When I was diagnosed the first time, I was scared.  I was 23 years old (yes, I just told you my current age), and unsure of what this diagnosis really meant.  I had no prior experience with diabetes except knowing that my grandfather lost both of his legs from Type 2 diabetes.  But this was only gestational diabetes.  It couldn't be that bad, could it?

The OB I had for my first pregnancy didn't have the best bedside manner.  After being diagnosed and having glucose readings in the mid-120s two hours after meals (guidelines I was given was under 120), he admitted me in the hospital overnight.  His reason: To make sure I wasn't mis-measuring my food to cause the higher numbers.  So here I was, laying around in a hospital room, watching television, limited area to walk around, and he makes his decision whether or not to put my on insulin based on those 24 hrs.  (It took me a few years to figure out the irony of that situation.)

Needless to say, I wound up on insulin with my first pregnancy after hearing, "If you don't watch your blood sugar, you're going to have a 10 pound baby that will die from under-developed lungs."  Not a possible complication.  No talk about increasing activity or cutting carbs.  Just a scare tactic.  I was afraid that I was going to harm my baby, and my husband was mad.  That baby was born eight days before the due date at 6 lbs 7.75 oz.

My second child was born in a different part of the state with a different doctor.  Once again I failed the one hour and three hour glucose tolerance test (GTT).  This doctor didn't put me on insulin but did say he would not let me go over my due date.  He would do an amnio to check for lung development and induce me if I made it that far.  Thankfully this one was born at exactly 39 weeks, weighing 8 lbs even.

Babies three, four, and five were born at the same hospital as my first (I loved those OB nurses!), but this time I went with our family physician.  By this time I was more educated about gestational diabetes.  The internet was more available and information was easier to come by.  This doctor in a round-about way let me know that he would not prescribe insulin if I was only a little over the guidelines.  He only had my do the one hour test with each child, taking into account my previous history.  I tried to get him to skip the testing altogether, but he needed documentation for insurance.

My doctor understood when I told him I had a bad day and over-ate on pizza for dinner, opting to skip a glucose test that evening.  He was also understanding when I ate pretzels while driving my kids two hours to an appointment, resulting in a reading of 178.  As long as I didn't make it a habit and my overall numbers were good, he wasn't going to chastise me.  Those children were born at the weights of 9 lbs 2 oz, 8 lbs 7 oz, and 9 lbs 6 oz with no side effects from my diabetes except temporary low blood sugar shortly after birth.  Nothing a feeding or two couldn't fix.

My youngest
I've been trying to think about the emotions I went through during my pregnancies and dealing with gestational diabetes.  My youngest is 8.5 years old, so it's hard to remember exact details.  I do remember being more confident with each pregnancy, though still scared.  I searched a parenting message board I used to frequent and found some posts I made during my fifth pregnancy.  It was also my fifth time with gestational diabetes, due and born on October 13, 2004.  (Added comments written in italics.)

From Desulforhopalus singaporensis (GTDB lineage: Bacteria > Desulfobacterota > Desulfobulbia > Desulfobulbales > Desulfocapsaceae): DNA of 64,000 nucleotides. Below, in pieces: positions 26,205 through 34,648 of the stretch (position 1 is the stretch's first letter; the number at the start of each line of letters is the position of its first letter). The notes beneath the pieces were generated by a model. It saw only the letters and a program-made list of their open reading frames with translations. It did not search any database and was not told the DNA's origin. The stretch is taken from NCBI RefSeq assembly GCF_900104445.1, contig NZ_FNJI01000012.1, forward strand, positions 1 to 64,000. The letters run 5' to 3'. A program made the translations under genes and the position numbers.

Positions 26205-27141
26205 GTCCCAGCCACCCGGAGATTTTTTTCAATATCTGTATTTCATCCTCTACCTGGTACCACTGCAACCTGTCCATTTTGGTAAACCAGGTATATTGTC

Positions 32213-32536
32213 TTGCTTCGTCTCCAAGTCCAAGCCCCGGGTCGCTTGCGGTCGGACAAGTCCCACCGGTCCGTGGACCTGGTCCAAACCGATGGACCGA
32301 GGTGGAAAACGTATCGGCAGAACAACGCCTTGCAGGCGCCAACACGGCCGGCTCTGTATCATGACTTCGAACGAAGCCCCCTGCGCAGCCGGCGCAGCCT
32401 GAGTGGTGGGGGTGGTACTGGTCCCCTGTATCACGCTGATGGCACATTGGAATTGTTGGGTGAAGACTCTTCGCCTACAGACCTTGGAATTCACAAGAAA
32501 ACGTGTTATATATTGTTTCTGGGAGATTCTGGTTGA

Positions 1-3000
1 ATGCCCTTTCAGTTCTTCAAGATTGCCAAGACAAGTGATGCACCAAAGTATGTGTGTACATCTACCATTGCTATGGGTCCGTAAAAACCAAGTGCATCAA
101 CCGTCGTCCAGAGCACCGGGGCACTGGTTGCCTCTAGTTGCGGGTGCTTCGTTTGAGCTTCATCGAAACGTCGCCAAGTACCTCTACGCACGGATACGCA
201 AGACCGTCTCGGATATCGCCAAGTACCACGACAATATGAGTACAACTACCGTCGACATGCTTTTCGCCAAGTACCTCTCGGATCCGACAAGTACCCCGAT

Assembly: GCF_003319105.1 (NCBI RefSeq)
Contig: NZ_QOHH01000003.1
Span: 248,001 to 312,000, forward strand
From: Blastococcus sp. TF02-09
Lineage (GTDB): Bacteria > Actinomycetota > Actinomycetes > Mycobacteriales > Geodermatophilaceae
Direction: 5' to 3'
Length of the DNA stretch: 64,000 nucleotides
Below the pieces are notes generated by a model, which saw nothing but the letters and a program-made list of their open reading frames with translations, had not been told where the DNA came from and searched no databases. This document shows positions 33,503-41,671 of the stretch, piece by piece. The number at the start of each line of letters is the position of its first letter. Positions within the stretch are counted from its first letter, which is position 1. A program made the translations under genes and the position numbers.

When I called the nurse she said she had my glucose tolerance test (GTT) results. "Ok, how bad did I fail?" She started laughing. 223 A new record for me! Last time was in the 180s. So she's sending an order over to the dietitian who will call me for an appt. I was told previously by my ins. to call them when I was diagnosed (I called them a couple mos. ago to get info about "preferred" monitors) and they gave me the number for two companies offering free glucometers. I'm getting a Life Scan One Touch Ultra Smart shipped FedEx 2 day – free! Looks like fun! I called the dr's office and left a msg. for the dr. to have the nurse call in an Rx for lancets and test strips so I'll be all set when I get back into town.

I'm not happy that I am gestational diabetic once again but it's a fact of my life. Why dwell on it and get depressed? If I keep a positive attitude, including my jokes, I can better deal with this. An upside is due to my history and how high my result was, I don't have to go through the 3 hr test.

I started testing my blood sugar a week ago even though I didn't meet with the dietitian until this past Friday. I wanted to start seeing what sets me off. My fasting levels are supposed to be below 95 and two hours after meals should be below 120. Every single one of my fasting levels have been high. Over the last seven days, my average is 111. Only one of my after breakfast levels have been on target and that's because I took the kids for a walk up to the farmer's market. Most of my lunch and dinner levels have been great, averaging 110 and 119. And that's with a dinner that was 162! (Two days before we went to the dietitian we made one last trip to the Chinese buffet. hehe)

My main concern, obviously, is my morning levels. I know that this is an indicator of what is to come. A possible Type 2 diagnosis. I thought maybe I was having my nighttime snack too late. Since I can't have my snack until I test my sugar two hours after a meal, we made sure we ate a little earlier so I could have my snack at 8pm. I was up for another 3.5 hrs, but my fasting was still high this morning! (111)